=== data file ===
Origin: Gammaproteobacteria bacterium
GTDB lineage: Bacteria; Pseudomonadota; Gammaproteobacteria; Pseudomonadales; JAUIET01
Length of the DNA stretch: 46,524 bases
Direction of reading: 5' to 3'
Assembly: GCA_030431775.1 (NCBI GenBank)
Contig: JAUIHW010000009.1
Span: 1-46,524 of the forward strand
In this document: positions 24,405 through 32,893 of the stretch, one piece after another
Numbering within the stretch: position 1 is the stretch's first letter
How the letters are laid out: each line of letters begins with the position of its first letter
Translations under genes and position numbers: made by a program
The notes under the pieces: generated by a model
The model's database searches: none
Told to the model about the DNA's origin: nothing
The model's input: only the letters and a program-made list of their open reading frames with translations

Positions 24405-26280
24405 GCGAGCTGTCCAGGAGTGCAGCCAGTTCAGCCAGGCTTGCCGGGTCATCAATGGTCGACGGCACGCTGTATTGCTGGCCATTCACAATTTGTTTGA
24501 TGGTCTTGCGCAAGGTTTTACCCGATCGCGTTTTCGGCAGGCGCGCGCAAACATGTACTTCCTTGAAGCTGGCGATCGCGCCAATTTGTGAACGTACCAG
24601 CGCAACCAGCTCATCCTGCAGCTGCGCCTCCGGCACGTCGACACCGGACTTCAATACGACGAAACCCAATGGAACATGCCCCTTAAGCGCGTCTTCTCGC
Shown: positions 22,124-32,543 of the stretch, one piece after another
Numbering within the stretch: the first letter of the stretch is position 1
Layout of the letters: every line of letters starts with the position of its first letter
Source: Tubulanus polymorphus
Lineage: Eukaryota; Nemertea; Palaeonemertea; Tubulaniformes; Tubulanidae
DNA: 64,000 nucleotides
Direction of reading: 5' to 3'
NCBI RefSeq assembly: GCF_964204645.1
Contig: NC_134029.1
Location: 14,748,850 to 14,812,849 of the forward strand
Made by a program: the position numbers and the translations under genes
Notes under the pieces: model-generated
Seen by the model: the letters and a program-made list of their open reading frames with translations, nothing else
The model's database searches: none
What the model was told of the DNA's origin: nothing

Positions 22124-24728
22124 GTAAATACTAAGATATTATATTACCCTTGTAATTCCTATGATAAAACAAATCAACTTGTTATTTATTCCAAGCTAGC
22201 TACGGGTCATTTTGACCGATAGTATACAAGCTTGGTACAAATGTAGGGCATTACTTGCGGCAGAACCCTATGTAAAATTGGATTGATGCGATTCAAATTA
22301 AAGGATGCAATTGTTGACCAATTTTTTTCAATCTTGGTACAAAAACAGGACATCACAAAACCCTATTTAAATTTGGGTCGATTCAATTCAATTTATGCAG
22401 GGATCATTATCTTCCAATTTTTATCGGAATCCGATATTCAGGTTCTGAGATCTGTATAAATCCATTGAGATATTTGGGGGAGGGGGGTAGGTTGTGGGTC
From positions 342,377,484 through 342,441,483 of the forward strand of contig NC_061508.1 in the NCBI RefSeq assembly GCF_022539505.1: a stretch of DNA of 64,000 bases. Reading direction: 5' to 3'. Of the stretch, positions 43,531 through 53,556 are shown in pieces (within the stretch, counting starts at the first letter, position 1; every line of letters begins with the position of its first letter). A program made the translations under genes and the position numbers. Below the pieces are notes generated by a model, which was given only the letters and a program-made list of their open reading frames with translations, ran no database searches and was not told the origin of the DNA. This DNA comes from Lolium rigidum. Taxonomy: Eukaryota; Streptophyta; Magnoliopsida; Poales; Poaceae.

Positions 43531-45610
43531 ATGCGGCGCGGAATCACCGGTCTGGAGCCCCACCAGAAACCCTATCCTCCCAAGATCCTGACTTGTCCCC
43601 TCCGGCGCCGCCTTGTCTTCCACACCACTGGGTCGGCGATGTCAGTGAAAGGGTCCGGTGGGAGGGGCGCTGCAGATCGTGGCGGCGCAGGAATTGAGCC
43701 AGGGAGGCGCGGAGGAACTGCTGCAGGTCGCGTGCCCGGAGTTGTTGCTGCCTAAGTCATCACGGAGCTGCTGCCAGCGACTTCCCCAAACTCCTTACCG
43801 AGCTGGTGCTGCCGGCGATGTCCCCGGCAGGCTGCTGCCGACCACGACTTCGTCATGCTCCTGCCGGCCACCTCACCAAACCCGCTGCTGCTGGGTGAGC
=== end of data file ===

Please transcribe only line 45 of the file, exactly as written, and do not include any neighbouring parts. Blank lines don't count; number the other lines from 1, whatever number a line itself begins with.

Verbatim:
43801 AGCTGGTGCTGCCGGCGATGTCCCCGGCAGGCTGCTGCCGACCACGACTTCGTCATGCTCCTGCCGGCCACCTCACCAAACCCGCTGCTGCTGGGTGAGC